June 2017
Volume 58, Issue 8
Open Access
ARVO Annual Meeting Abstract  |   June 2017
A Novel Perfusion System for Predicting Intraocular Ocular Drug Disposition In The Human Eye
Author Affiliations & Notes
  • Jeremy M Sivak
    Vision Sciences, Krembil Research Institute, University Health Network, Toronto, Ontario, Canada
    Vision Science & Ophthalmology, University Of Toronto, Toronto, Ontario, Canada
  • Darren Chan
    Vision Sciences, Krembil Research Institute, University Health Network, Toronto, Ontario, Canada
  • Gah-Jone Won
    Vision Sciences, Krembil Research Institute, University Health Network, Toronto, Ontario, Canada
    Vision Science & Ophthalmology, University Of Toronto, Toronto, Ontario, Canada
  • Evan A Thackaberry
    Safety Assessment, Genentech Inc., San Francisco, California, United States
  • Vladimir Bantseev
    Safety Assessment, Genentech Inc., San Francisco, California, United States
  • Footnotes
    Commercial Relationships   Jeremy Sivak, Genentech Inc. (F); Darren Chan, Genentech Inc. (F); Gah-Jone Won, Genentech Inc. (F); Evan Thackaberry, Genentech Inc. (E); Vladimir Bantseev, Genentech Inc. (E)
  • Footnotes
    Support  Genentech Inc.
Investigative Ophthalmology & Visual Science June 2017, Vol.58, 4453. doi:
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    • Get Citation

      Jeremy M Sivak, Darren Chan, Gah-Jone Won, Evan A Thackaberry, Vladimir Bantseev; A Novel Perfusion System for Predicting Intraocular Ocular Drug Disposition In The Human Eye. Invest. Ophthalmol. Vis. Sci. 2017;58(8):4453.

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      © ARVO (1962-2015); The Authors (2016-present)

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Abstract

Purpose : Intraocular drug delivery holds immense promise as a powerful platform for retinal therapeutics. However, preclinical predictions for the disposition of drugs or formulations in the human eye has remained extremely challenging. This difficulty is largely due to critical differences in anatomy and physiology between human and common animal models, and sampling limitations in the clinic. There are currently no established in vitro or ex vivo methods to generate relevant scaling data between preclinical models and human eyes. To address this critical problem, we have developed an organotypic Drug Ocular Perfusion System (DOPS) as a tool to rapidly assess distribution of intraocular drugs.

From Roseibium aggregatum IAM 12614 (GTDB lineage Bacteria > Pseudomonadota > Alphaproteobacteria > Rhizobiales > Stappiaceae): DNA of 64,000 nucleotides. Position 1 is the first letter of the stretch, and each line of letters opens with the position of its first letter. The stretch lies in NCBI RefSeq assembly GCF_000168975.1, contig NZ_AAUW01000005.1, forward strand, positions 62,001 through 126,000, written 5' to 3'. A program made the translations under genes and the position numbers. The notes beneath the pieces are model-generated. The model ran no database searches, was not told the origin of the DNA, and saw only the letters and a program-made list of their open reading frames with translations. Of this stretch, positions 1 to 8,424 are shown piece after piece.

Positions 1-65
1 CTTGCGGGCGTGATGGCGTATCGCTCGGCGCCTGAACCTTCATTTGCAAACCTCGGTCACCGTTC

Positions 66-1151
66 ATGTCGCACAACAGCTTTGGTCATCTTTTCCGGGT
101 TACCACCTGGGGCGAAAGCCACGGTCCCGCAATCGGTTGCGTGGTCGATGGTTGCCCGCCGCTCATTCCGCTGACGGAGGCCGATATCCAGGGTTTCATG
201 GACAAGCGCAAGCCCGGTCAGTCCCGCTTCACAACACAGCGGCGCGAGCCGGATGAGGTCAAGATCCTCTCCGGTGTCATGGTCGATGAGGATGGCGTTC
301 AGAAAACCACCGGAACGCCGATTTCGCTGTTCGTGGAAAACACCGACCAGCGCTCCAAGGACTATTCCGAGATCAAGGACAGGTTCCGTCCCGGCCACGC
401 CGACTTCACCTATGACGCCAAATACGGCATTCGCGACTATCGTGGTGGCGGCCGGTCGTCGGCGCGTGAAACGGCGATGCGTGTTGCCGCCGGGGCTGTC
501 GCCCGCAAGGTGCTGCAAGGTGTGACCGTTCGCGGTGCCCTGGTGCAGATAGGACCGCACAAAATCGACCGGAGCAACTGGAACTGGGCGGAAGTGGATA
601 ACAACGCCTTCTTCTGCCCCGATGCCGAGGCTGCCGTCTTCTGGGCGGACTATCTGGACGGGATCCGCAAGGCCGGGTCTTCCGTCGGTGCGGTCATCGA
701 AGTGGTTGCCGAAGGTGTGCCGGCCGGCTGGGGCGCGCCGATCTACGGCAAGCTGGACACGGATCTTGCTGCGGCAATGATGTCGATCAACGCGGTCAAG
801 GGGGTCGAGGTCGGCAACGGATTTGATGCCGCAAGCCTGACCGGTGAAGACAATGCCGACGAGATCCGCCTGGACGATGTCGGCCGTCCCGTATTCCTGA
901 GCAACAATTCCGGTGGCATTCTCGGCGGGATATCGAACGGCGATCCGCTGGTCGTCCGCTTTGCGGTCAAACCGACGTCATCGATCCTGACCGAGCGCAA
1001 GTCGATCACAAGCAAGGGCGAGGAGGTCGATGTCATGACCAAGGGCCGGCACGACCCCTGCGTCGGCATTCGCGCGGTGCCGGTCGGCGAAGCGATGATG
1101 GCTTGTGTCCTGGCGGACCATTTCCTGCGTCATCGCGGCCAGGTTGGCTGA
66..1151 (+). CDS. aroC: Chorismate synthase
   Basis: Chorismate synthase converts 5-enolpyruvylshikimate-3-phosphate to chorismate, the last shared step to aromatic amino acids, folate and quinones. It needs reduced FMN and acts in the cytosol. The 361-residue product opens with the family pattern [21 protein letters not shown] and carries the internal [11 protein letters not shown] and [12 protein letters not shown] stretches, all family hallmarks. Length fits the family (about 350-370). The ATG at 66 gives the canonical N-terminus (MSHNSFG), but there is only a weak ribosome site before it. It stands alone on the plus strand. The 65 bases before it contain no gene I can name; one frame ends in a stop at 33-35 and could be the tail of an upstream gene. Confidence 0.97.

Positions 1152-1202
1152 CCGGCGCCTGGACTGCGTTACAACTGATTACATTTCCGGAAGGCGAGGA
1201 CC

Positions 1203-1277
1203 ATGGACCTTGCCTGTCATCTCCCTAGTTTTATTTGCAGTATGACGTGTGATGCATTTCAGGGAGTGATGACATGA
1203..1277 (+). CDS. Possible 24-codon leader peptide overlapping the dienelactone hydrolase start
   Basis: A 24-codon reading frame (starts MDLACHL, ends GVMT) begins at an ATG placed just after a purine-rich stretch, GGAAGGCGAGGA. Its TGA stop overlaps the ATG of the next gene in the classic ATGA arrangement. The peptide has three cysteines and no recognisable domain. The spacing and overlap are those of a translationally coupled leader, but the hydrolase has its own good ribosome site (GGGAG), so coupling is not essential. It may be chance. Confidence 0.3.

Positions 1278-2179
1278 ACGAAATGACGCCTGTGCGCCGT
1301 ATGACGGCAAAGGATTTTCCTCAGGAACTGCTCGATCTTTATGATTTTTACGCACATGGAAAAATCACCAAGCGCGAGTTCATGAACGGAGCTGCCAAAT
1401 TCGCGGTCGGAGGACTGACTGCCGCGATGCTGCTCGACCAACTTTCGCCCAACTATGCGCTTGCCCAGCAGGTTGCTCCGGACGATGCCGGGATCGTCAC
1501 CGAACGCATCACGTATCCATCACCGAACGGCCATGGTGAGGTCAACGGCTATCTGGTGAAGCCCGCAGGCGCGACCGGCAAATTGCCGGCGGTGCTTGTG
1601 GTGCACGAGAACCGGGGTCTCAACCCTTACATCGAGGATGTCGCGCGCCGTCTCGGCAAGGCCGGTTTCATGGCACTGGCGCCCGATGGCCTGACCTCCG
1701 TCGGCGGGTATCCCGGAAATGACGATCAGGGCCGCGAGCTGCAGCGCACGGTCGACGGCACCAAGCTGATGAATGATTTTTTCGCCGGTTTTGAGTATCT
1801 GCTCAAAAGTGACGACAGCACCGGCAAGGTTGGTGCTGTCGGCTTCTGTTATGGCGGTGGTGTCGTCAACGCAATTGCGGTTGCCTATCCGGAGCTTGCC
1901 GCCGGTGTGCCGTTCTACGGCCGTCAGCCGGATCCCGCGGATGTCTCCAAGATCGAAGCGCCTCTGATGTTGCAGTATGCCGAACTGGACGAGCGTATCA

Methods : In healthy eyes a careful physiological balance is established between fluid production and outflow, which generates convection currents and maintains intraocular pressure. Our system is adapted from models to carefully mimic this homeostatic balance in organotypic human, or porcine surrogate, eye perfusion cultures. System integrity was monitored by continuous measurement of physiological fluid outflow facility. Temperature, pH, and fluid flow were tested, and retinal tissue viability was assessed by immunofluorescence microscopy. Distribution of intravitreally injected fluorescent nanoparticles was then evaluated.

Results : The DOPS system was able to maintain and monitor physiological outflow and stable intraocular pressure for at least 8 hours. A physiological anterior-posterior temperature gradient was established, which contributes to fluid convection, and pH was maintained. Fluorescein studies indicate anatomical barriers remain in place, and appropriate retinal tissue markers remain detectable by immunofluorescent microscopy. Distribution of intravitreally injected fluorescent nanoparticles were characterized in human and porcine eyes.

Conclusions : With further optimization the DOPS system has the potential to dramatically increase the pace of ocular drug discovery by facilitating testing and prediction of drug disposition in the clinic.

This is an abstract that was submitted for the 2017 ARVO Annual Meeting, held in Baltimore, MD, May 7-11, 2017.

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